How SVG Files Work
SVG files are written in XML, a markup language used for storing and transferring digital information. The XML code in an SVG file specifies all of the shapes, colors, and text that comprise the image.
Let’s look at some examples. I’ll start by drawing a simple circle SVG:
When I open the file for this circle in a text editor, this XML code appears:
As you can see, there’s not much code here. We only need one line of code to draw a circle. That’s because XML does most of the work for us with tags. In the code above, tags are shown in pink within angle brackets.
To draw the circle, the XML code specifies the shape with a <circle> tag, its position with the and with the cx and cy attributes, the radius with the r attribute, and the color inside the <style> tag. #f4795b is the hexadecimal color code for this particular shade of orange.
When provided an SVG file like this one, a web browser (or other application) takes in this XML info, processes it, and displays it onscreen as a vector image. All modern browsers render SVGs this way, as can specialized graphics editing software.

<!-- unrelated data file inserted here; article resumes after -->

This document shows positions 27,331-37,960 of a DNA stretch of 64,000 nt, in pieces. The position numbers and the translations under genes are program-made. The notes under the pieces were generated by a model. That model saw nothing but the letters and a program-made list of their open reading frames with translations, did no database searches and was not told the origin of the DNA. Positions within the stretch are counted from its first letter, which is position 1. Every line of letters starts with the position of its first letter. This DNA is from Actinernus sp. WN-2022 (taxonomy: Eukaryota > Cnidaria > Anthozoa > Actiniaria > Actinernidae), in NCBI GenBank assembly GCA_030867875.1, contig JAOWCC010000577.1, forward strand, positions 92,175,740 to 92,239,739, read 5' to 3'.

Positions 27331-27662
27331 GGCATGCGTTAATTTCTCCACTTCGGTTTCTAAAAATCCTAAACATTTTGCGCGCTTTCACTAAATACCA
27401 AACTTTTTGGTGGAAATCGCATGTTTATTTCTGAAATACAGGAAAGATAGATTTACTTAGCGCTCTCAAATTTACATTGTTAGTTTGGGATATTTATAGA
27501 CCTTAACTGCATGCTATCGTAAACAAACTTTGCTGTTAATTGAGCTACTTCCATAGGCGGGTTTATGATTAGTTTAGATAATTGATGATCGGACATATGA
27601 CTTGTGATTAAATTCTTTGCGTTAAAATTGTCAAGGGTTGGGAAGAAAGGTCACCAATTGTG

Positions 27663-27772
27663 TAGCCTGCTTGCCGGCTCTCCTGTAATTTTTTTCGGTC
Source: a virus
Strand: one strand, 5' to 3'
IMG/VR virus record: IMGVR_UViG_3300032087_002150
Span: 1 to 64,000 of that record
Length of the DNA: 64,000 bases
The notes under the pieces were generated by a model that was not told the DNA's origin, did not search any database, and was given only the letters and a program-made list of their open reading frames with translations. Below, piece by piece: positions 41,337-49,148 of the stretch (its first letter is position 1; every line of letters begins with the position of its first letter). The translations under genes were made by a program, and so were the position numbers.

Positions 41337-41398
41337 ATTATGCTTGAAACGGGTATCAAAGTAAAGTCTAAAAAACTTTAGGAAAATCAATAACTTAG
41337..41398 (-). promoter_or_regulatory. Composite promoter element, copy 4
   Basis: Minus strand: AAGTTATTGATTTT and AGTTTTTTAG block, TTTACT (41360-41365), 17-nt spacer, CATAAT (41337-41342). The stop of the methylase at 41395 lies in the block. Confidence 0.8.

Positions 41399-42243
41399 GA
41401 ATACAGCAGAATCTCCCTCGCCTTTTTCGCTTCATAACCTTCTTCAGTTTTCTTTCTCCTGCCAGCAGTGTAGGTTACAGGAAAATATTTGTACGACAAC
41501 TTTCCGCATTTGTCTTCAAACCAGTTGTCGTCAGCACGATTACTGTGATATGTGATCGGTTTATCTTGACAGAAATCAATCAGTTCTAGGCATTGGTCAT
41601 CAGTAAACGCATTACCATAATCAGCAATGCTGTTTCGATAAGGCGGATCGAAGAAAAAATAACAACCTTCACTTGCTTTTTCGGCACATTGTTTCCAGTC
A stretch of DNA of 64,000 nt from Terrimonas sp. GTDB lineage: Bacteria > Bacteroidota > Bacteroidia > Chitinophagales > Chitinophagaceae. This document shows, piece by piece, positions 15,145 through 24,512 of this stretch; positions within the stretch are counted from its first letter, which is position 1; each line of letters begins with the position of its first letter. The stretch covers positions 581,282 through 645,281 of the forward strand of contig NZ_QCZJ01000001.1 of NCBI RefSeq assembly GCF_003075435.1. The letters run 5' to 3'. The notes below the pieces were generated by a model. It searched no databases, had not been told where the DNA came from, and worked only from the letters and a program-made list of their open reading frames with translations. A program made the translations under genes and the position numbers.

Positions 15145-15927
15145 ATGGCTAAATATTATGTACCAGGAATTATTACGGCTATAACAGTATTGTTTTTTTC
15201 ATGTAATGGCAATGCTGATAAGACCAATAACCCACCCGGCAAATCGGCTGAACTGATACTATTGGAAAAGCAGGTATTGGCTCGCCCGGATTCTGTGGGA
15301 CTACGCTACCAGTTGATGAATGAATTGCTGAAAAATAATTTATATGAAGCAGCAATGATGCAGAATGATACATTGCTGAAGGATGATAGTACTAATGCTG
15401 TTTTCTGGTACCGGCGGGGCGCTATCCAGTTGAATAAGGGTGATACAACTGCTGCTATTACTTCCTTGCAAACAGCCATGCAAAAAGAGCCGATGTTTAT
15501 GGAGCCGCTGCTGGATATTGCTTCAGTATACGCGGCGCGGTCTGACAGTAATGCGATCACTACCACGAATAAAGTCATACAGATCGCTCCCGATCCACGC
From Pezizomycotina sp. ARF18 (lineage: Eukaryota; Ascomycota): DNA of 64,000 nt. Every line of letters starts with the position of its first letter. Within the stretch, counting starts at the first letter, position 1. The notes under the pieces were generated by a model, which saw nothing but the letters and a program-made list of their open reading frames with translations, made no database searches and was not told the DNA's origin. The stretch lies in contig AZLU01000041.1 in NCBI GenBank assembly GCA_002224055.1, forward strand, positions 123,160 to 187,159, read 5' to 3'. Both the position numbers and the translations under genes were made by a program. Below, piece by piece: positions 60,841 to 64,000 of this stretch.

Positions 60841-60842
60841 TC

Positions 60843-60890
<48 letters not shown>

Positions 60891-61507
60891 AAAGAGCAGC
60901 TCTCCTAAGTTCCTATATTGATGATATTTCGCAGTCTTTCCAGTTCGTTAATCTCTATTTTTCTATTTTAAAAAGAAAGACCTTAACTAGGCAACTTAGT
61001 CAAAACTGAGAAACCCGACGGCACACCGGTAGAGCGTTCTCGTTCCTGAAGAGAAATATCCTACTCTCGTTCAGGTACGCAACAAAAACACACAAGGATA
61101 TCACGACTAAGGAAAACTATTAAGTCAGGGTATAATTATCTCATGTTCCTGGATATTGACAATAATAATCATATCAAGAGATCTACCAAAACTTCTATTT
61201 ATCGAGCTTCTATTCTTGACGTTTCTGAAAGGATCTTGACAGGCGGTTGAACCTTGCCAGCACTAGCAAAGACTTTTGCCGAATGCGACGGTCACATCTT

You’ll also notice that this XML file is written in English. SVGs are basically text files, which makes them readable by humans. This enables developers to make edits to XML files directly. For instance, I could replace the fill value to change the color of the circle:
Of course, we can accomplish a lot more with vectors than basic circles. Let’s look at a more complex image, the HubSpot sprocket logo:
Though a simple icon, this graphic consists of 30 lines connected by 30 points:
Let’s open this SVG file in a text editor:
Okay, there’s a bit more going on here. But, the concept is the same. We still have our <style> tag, which tells us the color. Instead of a <circle> tag to give us the shape, we have a <path> tag. All of the values in this tag specify the points of the graphic and the lines between these points.
Advantages of SVG Files
XML code isn’t just neat to look at — it makes SVG files very powerful and practical for website and web applications, as we’ll explore in this section.
1. Infinite Scalability
It’s right there in the name: SVGs can be expanded or shrunk down to any size without a loss of quality. Image size and display type don’t matter with SVGs — they always look the same.
This is important because the size of web images differ by viewer, based on browser window dimensions, device, zoom, site layout, and responsive design. Your images must appear fully-rendered to every viewer, and SVGs make this a lot easier.
Consider the HubSpot sprocket again. Here’s the logo as an SVG, 100 pixels wide:
And here’s the same logo in PNG format, also 100 pixels wide: